THE EVOLVING GEOGRAPHY OF CHINA’S INDUSTRIAL PRODUCTION:
IMPLICATIONS FOR POLLUTION DYNAMICS AND URBAN QUALITY OF LIFE
Manufacturing on the move...
As the “The World’s Factory”, China’s industrialization has largely been driven by the fast growth of export-oriented and labor-intensive industries in the coastal areas in Eastern China. Since the mid-2000s, the rising congestion costs associated with the industrial agglomeration in large coastal cities began to drive the shift of the nation’s industrial geography.
"What market factors contribute to the geographical shift of manufacturing activities?"
"What institutional factors contribute to the geographical shift of manufacturing activities?"
"Regional Growth Policies"
Vast infrastructure investment
Rising income inequality across regions
Implications for Spatial Variation of Income, Pollution and Local Quality of Life
To reduce this high income inequality between the coastal areas and inland areas, China’s central government made large fiscal transfer payments to under-developed inland regions. Such transfers had a short-term effect in reducing regional income inequality.
Chen and Groenwold, 2010
But in the long-run, increasing the mobility of labor and firms is believed to be a better way to mitigate such income inequality issue.
The labor income gap between coastal cities and inland cities shrank slightly from 1.4 in 2005 to 1.3 in 2010 (NBSC). However, the income increase in those inland cities has been accompanied with more industrial pollution emission there.
Pollution Production as a Consequence of Industrial Location Choice
Current data shows that the geographical shift is likely to be a zero-sum game. However, if the technique effect out-weighs the scale and composition effects in the long-run in inland cities, it is possible that the on-going geography dynamics of industrial production will not become a zero-sum pollution game.
Energy Production as a Function of Industry Location
Densely populated coastal area will be exposed to less pollution.
Newly-built coal-fired power plants are required to install desulfurization equipment.
Insufficient monitoring of the operation desulfurization equipment.
High carbon emissions factor
Spatial Displacement Effects Caused by Differential Environmental Regulation
Two kinds of environmental regulations in China
Administrative interventions such as stipulation of filter installment
Economic incentives such as pollution levy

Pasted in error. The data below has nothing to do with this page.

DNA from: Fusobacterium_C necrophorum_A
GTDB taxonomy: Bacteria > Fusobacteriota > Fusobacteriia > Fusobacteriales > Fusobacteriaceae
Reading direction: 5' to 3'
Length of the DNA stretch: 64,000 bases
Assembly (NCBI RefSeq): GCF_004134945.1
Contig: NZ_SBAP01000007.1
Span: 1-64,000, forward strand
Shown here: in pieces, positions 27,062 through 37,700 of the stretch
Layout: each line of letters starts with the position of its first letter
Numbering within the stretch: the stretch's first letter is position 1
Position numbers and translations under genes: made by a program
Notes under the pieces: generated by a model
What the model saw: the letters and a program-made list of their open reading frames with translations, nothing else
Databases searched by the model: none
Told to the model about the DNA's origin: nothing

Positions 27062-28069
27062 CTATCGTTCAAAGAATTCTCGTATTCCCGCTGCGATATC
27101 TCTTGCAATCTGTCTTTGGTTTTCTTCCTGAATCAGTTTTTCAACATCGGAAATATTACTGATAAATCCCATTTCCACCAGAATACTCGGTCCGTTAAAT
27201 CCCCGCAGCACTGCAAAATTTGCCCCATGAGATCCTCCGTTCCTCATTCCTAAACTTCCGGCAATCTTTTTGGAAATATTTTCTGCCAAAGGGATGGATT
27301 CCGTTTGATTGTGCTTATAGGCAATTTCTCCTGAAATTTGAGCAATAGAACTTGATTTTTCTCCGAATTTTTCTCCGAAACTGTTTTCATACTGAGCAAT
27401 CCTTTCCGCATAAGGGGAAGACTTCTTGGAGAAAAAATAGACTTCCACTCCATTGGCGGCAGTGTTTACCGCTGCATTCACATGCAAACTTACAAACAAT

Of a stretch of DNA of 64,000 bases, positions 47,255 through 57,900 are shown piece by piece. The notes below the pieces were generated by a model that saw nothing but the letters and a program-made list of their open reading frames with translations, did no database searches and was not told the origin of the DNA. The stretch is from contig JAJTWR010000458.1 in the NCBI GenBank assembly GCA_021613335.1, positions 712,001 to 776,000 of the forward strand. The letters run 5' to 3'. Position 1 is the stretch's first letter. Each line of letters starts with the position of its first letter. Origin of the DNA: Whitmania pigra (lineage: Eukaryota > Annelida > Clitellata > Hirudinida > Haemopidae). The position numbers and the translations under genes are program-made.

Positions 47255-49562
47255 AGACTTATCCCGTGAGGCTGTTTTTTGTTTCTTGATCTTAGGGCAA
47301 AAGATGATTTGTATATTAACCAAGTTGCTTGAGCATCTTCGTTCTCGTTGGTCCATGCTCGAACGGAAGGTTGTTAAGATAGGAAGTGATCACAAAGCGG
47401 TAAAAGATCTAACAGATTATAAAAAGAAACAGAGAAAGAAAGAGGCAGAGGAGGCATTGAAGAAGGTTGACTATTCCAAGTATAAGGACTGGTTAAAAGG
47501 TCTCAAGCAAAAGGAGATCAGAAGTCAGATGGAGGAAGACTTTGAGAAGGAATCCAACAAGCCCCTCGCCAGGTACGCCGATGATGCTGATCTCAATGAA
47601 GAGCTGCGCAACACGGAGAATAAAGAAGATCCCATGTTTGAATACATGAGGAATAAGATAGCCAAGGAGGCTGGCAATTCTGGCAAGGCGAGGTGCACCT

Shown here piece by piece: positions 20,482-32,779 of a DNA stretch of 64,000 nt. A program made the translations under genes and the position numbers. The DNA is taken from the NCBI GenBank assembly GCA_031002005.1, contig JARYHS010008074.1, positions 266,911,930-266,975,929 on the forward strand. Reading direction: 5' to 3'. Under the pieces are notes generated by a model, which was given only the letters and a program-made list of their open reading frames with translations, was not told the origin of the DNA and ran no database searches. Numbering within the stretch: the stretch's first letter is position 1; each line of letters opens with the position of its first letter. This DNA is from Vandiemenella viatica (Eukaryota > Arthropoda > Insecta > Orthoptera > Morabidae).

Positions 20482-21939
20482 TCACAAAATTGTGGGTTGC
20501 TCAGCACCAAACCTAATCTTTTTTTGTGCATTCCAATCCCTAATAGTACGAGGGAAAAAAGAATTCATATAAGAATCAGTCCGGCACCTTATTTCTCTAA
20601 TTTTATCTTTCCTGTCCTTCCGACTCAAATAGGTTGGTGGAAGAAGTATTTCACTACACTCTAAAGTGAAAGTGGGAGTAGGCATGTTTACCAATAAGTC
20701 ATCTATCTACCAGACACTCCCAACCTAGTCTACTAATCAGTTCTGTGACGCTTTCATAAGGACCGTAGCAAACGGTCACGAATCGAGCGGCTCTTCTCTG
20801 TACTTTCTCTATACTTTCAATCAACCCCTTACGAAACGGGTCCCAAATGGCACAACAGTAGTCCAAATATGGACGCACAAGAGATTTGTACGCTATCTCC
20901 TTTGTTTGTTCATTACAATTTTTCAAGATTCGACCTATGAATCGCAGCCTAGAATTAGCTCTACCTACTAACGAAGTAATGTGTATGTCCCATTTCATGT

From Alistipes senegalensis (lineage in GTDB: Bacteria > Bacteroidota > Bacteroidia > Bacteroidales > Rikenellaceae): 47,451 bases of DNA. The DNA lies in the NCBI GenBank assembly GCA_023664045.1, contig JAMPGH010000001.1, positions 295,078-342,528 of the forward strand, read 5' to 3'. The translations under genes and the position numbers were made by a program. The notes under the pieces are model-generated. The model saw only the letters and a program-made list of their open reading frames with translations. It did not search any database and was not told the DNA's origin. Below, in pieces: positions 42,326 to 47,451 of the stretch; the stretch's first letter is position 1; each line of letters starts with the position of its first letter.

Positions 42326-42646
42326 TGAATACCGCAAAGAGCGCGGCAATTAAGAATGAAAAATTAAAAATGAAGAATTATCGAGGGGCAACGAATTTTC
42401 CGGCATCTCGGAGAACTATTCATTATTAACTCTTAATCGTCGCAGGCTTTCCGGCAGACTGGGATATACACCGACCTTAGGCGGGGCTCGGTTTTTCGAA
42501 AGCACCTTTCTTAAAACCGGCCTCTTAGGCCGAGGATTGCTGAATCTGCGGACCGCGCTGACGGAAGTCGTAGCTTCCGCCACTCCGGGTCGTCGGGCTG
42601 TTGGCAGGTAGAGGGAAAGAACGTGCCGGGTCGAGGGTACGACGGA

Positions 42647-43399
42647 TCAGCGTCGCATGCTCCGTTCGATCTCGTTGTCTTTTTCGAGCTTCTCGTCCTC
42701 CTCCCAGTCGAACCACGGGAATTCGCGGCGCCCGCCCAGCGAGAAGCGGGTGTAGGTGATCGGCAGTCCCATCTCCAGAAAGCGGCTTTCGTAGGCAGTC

"A DOMESTIC POLLUTION HAVEN"
Many energy-intensive manufacturing firms relocated or started their new business in inland cities with lower production cost and laxer environmental regulation.
The Local Quality of Life Impact of Industrial Pollution Dynamics
Industrial emission directly affects a city’s air and water pollution levels.
Proportions of different sources contributed
on Beijing’s PM2.5 concentration
Industrial pollution has many negative impacts on local quality of life, such as lowering worker productivity, hurting children and the elderly, and reducing the desire to outdoor activities.
A revealed preference methodology to identify urban households' demand for non-market goods, including urban environmental amenities
The urban quality of life literature emphasizes that spatial variation in wages and rents represents a compensating differential for place based local public goods.
In both periods, the richer coastal cities have a higher willingness-to-pay for less PM10 pollution than the poorer inland cities, and both numbers are rising over time.
This finding may incentivize local governments to internalize quality of life effects because this will increase their land's value.
Elasticity estimates of the real estate capitalization rates of PM10 concentration
* All else equal, a 1% decrease in PM10 concentration is associated with a 0.32 – 0.64% increase in home price.
This paper has surveyed several literatures to provide a comprehensive overview of the spatial evolution of industrial production, income, pollution and quality of life across China’s cities over the last 30 years. We can predict that, as the
booming industrial activities continue to generate income growth in the inland area, urban households there will also have a higher willingness-to-pay for local quality of life, and will push local leaders to impose stricter environmental regulations.
MIT Sustainable Urbanization Lab, Department of Urban Studies and Planning,
Center for Real Estate
Shanghai University of Economics and Finance
School of Public Policy and Management
University of Southern California and NBER
Zheng, Siqi, Cong Sun, Ye Qi, and Matthew E. Kahn. "The evolving geography of China's industrial production: implications for pollution dynamics and urban quality of life." Journal of Economic Surveys 28, no. 4 (2014): 709-724.
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